A close look at features on the Martian surface seen by Curiosity suggests to one scientist the presence of ancient fossils of carpet-like microbiology.

On Earth, carpet-like colonies of microbes trap and rearrange sediments in shallow bodies of water such as lakes and costal areas, forming distinctive features that fossilize over time. These structures, known as microbially-induced sedimentary structures (or MISS), are found in shallow water settings all over the world and in ancient rocks spanning Earth’s history.

Nora Noffke, a geobiologist at Old Dominion University in Virginia, has spent the past 20 years studying these microbial structures. Last year, she reported the discovery of MISS that are 3.48 billion years old in the Western Australia’s Dresser Formation, making them potentially the oldest signs of life on Earth.

In a paper published online last month in the journal Astrobiology (the print version comes out this week), Noffke details the striking morphological similarities between Martian sedimentary structures in the Gillespie Lake outcrop (which is at most 3.7 billion years old) and microbial structures on Earth.

Noffke is very careful in her analysis. She doesn’t claim any proofs, only that her expert eye sees the same things on both planets. Most intriguing.

Share

Six Turnin and Four Burnin

An evening pause: From the 1955 Jimmy Stewart film Strategic Air Command. The B-36, with both propeller and jet engines, was soon superseded, but the takeoff, as captured so well in the movie, is impressive. It was a big plane.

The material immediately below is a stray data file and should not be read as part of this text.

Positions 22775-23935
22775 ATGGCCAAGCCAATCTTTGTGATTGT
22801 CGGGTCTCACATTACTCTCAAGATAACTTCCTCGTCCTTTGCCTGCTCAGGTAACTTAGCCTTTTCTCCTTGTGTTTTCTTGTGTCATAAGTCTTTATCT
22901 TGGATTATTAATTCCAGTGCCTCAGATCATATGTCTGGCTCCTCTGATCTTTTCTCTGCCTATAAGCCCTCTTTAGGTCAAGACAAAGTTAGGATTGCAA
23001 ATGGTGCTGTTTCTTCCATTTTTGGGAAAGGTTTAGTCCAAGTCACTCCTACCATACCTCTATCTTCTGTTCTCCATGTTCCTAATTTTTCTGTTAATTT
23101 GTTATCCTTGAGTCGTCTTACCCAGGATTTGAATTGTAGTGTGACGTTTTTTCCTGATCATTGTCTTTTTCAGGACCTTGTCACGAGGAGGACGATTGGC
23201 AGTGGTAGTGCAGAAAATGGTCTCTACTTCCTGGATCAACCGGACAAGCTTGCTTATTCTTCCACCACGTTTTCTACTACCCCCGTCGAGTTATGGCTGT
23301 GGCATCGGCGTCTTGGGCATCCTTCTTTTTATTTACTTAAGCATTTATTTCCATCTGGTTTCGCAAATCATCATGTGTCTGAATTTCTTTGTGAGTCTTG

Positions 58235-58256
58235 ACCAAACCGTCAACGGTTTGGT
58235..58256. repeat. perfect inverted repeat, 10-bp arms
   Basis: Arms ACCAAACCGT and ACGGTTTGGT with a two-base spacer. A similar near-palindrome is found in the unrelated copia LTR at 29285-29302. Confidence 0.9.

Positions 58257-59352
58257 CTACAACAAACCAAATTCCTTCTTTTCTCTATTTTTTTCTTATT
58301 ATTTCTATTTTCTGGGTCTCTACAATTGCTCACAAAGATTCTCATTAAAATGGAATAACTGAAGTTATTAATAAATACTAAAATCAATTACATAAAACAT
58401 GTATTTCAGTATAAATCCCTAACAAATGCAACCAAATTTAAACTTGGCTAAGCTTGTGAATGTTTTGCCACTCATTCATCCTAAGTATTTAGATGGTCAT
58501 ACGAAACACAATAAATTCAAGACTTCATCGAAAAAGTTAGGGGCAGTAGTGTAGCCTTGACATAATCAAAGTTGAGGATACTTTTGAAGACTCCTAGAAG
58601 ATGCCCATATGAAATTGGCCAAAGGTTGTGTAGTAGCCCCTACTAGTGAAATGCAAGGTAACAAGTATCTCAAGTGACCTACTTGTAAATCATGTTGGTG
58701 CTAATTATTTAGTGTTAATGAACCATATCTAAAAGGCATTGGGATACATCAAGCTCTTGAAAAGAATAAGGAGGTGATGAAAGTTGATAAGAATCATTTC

Hat tip again to Phil Berardelli, author of Phil’s Favorite 500: Loves of a Moviegoing Lifetime.

Share

The sunspot cycle update for December

The monthly update by NOAA of the solar cycle, showing the sunspot activity for the Sun in December, was released this past weekend. As I do every month, I am posting it here, below the fold, with annotations to give it context.

Even though sunspot activity in December increased, the slow ramp down to solar minimum continues to track the 2009 prediction of the solar scientist community. The overall intensity of the solar maximum prior to 2014 was considerable less than this prediction, but the numbers throughout 2014 matched that prediction remarkably well.
» Read more

Share

Do not submit!

Mohammed Bomb cartoon

The cartoon on the right prompted the first Islamic riots. More recent ones in the French magazine Charlie Hebdo apparently prompted today’s violent murders.

The goal of these Islamic acts of violence: To stop people from criticizing Islam.

My goal in publishing this cartoon: To defy these thugs and to encourage people to criticize Islam. In the past two decades we have seen nothing but violence, terrorism, death, and destruction from this Arabic religion, fed by hatred and bigotry of Jews and Christians. It is time to say so, bluntly.

If Muslims wish this criticism to stop, they need to do something about it themselves, as the President of Egypt has, instead of demanding others to shut up.

Share

Islam murders 12 people at magazine

The religion of peace strikes again: Twelve people were murdered today by Islamic terrorists at a French satirical magazine.

The magazine, Charlie Hebdo, had published many cartoons making fun of religion. Fortunately, they were able to avoid the hoards of Jewish and Christian terrorists that tried to kill them.

In addition, a car bomb has exploded in front of a synagogue in the suburbs of Paris. Update: An accident unrelated to terrorism.

The Obama administration has been quick to act, condemning the attacks while once again insisting that Islam is “a peaceful religion.” That is a quote, today, by Obama’s own press secretary.

Make sure you read James Delingpole’s prediction of what will happen next as our leaders will do anything to avoid facing reality so they can continue to live in a fantasy world where Islam is our friend and it is the evil racism of the west that caused this tragedy.